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Let $A$ be a matrix with no repeated eigenvalues: $\lambda_{1}, \lambda_{2}, \ldots, \lambda_{n}.$ Let $p(x)$ and $r(x)$ be two polynomials satisfying $$p(\lambda_{i})=r(\lambda_{i}) \text{ for } i = 1, 2, \ldots, n.$$ Show that $p(A)=r(A).$

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3 Answers

Hint: What are some of the roots of $p-r$? The Cayley-Hamilton theorem will also be useful.

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if I take $p-r$ then i would have $p-r=0$ right? so can I conclude that the charactersitic polynomial of A $c(A)=p(A)-r(A)$? My textbook gives a corollary of cayley hamilton which states for any polynomial $p(x) \in F[x]$ of degree greater than or equal to n, there exists a polynomial r(x) of degree less than n such that $p(A)=r(A)$ I am trying to figure out how to use this. –  sarah jamal Jun 19 '12 at 18:43
    
You would have $(p-r)(\lambda_i)=p(\lambda_i)-r(\lambda_i)=0$ for all $i$. So by the remainder theorem, $\prod_{i=1}^n(x-\lambda_i)$ divides $p(x)-r(x)$. But that product is the characteristic polynomial $\chi_A(x)$ of the matrix $A$, and $A$ satisfies this polynomial. So $p(A)-r(A)=\chi_A(A)h(A)=0$ (where $h$ is some other polynomial). That other result sounds similar, but I don't see immediately how to use it. –  Matt Pressland Jun 20 '12 at 9:36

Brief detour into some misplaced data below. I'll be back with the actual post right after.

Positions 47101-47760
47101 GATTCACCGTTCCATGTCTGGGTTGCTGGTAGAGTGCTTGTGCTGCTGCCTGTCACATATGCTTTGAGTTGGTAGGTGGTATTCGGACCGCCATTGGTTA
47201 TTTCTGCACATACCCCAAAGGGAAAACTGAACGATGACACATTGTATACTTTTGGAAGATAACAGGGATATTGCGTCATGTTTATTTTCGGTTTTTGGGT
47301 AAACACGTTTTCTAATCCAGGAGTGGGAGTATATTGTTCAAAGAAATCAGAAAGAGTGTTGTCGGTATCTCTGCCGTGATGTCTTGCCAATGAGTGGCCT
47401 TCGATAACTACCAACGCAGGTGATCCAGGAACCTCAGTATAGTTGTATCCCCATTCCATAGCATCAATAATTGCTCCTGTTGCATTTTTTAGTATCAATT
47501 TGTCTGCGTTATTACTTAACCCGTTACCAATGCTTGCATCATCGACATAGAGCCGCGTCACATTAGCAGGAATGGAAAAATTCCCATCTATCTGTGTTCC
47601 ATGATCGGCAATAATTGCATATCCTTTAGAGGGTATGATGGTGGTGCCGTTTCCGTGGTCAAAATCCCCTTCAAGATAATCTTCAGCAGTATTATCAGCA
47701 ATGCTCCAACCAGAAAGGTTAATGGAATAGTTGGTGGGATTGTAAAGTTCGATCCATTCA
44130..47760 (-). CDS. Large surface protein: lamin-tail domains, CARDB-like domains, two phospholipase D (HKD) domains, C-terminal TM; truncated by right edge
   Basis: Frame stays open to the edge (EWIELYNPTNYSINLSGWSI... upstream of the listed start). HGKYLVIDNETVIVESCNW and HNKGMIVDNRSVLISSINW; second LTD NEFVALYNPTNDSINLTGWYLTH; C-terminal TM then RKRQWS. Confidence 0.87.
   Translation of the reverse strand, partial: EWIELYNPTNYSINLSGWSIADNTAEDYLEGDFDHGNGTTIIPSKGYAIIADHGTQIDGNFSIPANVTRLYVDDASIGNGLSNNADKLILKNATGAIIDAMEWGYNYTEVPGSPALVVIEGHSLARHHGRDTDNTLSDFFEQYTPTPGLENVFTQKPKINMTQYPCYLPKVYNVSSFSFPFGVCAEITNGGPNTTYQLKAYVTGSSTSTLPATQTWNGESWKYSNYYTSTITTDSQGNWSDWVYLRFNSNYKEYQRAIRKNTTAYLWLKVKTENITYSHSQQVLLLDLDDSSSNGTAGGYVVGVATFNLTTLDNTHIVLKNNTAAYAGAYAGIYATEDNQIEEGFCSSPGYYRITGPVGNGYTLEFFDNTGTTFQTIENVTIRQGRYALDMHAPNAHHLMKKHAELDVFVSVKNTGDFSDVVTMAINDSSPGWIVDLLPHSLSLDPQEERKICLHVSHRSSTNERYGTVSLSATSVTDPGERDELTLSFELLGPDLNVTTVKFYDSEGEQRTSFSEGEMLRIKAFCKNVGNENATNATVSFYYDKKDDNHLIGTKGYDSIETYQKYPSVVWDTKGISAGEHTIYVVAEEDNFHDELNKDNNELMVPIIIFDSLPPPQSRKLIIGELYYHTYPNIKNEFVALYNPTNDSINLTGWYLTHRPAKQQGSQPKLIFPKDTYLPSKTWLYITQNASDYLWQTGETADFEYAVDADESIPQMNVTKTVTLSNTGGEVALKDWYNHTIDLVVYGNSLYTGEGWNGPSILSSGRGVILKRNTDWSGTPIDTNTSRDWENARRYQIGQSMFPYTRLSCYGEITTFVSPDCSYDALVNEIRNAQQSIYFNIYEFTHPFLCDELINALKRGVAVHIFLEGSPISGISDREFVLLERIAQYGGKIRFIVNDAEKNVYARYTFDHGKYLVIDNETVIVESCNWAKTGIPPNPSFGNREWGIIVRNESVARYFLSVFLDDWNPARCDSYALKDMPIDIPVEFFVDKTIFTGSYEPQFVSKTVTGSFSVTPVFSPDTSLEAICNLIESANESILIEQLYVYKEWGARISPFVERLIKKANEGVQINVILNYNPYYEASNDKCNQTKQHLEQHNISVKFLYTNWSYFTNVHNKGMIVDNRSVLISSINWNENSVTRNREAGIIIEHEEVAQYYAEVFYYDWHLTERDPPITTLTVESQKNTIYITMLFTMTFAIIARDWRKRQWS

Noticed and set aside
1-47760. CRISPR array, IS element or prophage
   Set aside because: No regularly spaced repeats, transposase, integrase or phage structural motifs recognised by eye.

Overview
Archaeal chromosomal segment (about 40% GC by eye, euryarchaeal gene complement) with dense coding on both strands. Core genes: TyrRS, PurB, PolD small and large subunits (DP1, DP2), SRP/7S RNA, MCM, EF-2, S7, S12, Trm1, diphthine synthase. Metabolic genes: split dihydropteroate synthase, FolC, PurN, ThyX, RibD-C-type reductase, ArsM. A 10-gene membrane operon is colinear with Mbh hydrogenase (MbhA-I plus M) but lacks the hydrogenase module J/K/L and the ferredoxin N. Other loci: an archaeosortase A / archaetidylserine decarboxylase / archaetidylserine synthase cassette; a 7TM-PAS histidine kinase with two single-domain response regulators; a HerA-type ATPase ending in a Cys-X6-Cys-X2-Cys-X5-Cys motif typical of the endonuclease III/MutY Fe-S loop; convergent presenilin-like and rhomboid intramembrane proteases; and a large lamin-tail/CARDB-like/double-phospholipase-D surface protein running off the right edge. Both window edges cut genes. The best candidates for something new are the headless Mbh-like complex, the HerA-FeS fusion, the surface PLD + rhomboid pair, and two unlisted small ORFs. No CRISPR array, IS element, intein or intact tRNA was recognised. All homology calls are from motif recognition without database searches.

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You need to show that $p(A) = r(A)$ or $$p(A) - r(A) = 0.$$ In other words, the eigenvalues of $A$ are roots of $p(x) - r(x).$ What are the values of $p(x) - r(x)$ at $x = \lambda_i,$ for $i = 1, 2, \ldots, n$?

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This is (more or less) the same route taken here. –  J. M. Jul 23 '12 at 1:25
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Note that $p(A)$ and $q(A)$ are two matrices which have the same set of eigenvectors as $A$ (say $\{v_{i}\}$) and eigenvalues ($\{p(\lambda_{i})\}$ and $\{q(\lambda_{i})\}$ respectively). As both of them have $N$ linearly independent eignevectors (follows as $A$ has N distinct eigenvalues), they admit a spectral decomposition as $$ p(A) = \sum_{i=0}^{N-1}{p(\lambda_{i})v_{i}v_{i}^{H}} \\ q(A) = \sum_{i=0}^{N-1}{q(\lambda_{i})v_{i}v_{i}^{H}} $$ It is therefore easy to see that they are equal.

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